Navy opens second NMCI center in a month

Navy opens second NMCI center in a month

Less than a month after the July 9 opening of the Navy-Marine Corps Intranet's first network operations center in Norfolk, Va., the Navy and contractor Electronic Data Systems Corp. flipped the switch yesterday on the project's newest center, at the North Island Naval Air Station on Coronado Island, Calif.

The center will manage NMCI operations for users west of the Mississippi, officials said.

Although other centers are slated to take some of the California location's responsibilities, the two new installations are anticipated to become the main hubs for an intranet that will connect more than 360,000 sailors and Marines.

The opening came days after a House Armed Services Committee vote to cut funding for NMCI and remove the Marine Corps from the project. The moves, which Defense Department officials said they would fight, would radically change the scope of the $6.9 billion project.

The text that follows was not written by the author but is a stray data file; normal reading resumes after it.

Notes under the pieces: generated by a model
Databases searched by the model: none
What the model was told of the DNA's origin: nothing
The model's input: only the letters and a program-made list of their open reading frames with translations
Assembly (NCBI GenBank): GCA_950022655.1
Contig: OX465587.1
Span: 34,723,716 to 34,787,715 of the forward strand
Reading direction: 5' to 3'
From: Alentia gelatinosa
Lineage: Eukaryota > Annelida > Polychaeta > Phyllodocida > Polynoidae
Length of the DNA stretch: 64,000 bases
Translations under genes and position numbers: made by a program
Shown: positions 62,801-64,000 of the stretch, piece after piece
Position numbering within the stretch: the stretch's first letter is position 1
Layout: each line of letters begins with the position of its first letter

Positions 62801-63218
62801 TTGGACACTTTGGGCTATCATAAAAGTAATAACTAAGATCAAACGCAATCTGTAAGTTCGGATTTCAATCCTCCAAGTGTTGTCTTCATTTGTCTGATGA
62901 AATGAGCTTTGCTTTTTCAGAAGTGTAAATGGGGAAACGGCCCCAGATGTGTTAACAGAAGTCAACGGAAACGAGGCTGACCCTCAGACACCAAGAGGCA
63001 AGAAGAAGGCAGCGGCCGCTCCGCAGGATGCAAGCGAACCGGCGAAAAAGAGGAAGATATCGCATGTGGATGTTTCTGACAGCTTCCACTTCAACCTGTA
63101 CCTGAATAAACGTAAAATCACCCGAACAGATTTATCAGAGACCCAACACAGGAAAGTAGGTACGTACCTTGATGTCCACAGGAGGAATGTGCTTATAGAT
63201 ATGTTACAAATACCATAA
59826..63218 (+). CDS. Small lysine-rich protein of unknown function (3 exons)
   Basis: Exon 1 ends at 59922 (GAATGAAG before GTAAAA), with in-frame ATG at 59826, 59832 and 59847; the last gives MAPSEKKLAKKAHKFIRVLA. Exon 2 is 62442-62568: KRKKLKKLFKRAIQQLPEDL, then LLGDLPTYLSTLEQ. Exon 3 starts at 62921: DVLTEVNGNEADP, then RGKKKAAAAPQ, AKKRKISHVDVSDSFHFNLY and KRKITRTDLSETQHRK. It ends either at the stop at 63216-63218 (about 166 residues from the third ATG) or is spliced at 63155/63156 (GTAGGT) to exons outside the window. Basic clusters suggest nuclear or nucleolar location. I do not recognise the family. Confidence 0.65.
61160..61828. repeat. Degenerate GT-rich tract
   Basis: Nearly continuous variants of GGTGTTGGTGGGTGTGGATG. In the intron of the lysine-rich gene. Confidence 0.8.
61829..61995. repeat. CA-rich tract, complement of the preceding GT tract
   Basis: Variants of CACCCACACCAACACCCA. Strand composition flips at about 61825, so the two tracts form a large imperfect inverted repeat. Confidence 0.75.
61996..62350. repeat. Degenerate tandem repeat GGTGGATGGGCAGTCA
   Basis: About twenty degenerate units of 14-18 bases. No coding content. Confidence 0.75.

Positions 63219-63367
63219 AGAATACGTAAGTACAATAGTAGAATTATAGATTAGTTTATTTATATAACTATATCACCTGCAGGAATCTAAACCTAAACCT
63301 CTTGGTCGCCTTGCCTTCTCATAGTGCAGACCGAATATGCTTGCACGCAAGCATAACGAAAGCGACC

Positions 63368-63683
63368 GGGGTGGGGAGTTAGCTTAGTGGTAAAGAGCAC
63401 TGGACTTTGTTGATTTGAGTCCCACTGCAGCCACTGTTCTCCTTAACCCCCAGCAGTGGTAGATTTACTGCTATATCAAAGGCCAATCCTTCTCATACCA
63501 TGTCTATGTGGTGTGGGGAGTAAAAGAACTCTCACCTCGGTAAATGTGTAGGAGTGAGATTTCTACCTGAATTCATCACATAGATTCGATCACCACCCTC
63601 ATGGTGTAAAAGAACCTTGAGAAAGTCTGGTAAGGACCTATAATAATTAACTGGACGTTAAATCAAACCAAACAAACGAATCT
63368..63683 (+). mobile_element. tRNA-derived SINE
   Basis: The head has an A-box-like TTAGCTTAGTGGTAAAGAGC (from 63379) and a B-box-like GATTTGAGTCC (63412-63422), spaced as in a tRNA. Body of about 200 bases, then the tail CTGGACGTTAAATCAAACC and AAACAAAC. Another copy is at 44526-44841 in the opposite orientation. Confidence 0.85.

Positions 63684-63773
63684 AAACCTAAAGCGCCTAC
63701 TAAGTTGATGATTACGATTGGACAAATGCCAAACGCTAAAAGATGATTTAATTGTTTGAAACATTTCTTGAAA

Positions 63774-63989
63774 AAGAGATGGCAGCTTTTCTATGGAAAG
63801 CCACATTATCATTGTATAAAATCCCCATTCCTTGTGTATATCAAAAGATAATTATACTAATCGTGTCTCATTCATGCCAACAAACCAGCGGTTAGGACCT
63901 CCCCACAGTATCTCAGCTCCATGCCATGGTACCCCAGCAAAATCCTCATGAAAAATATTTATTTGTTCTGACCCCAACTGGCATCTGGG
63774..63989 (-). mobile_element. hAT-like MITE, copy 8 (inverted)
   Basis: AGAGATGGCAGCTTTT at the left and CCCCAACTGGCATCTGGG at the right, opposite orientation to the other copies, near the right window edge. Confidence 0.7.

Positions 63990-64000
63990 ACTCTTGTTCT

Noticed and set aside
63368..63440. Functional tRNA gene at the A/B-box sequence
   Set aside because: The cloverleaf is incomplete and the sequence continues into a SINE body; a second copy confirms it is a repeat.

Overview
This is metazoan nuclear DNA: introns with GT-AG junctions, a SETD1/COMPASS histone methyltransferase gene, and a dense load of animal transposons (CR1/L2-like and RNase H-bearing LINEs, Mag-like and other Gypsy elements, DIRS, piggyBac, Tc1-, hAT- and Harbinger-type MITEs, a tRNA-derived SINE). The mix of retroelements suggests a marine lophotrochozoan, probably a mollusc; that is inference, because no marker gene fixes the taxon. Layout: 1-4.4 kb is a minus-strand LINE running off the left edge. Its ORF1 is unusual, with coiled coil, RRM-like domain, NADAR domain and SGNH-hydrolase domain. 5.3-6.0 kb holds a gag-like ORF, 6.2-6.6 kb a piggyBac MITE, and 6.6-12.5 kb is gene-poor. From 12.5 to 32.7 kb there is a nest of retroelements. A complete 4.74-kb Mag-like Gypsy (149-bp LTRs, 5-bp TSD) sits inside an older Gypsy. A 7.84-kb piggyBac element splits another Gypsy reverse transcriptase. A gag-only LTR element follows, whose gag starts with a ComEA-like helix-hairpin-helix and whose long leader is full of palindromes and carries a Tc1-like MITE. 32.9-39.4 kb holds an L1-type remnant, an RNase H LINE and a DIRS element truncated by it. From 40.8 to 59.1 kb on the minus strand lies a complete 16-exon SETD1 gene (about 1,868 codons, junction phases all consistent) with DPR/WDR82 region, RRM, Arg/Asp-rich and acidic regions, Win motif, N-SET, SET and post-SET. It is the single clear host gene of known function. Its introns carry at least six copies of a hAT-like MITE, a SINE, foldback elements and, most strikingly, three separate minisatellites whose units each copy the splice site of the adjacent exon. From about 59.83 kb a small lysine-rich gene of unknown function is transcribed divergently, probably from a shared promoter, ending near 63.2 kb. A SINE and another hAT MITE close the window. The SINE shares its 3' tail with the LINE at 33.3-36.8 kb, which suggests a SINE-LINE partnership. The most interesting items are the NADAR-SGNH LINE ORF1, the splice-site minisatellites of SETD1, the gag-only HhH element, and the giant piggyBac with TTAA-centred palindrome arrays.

Under the contract, EDS is slated to provide the Navy and Marine Corps with hardware and software from suppliers such as Dell Computer Corp., Dolch Computer Systems Inc. of Fremont, Calif., Microsoft Corp., and Symantec Corp. of Cupertino, Calif.

The new center, housed in a building named for naval data processing pioneer Rear Adm. Grace Hopper, will make security one of its main emphases, said Capt. Bill Bry, the Navy's program manager for NMCI.

'We have been very much concerned about security,' Bry said. 'NMCI will bring us to the forefront of one of the most'if not the most'secure networks in the world.'

Teams of Navy personnel and contractors will conduct attacks on the intranet constantly, trying to uncover security flaws, Bry said. The Navy also plans to train users in the latest applications for Microsoft Windows 2000 and eliminate some legacy apps.


  • automated processes (Nikolay Klimenko/

    How the Army’s DORA bot cuts manual work for contracting professionals

    Thanks to robotic process automation, the time it takes Army contracting professionals to determine whether prospective vendors should receive a contract has been cut from an hour to just five minutes.

  • Russia prying into state, local networks

    A Russian state-sponsored advanced persistent threat actor targeting state, local, territorial and tribal government networks exfiltrated data from at least two victims.

Stay Connected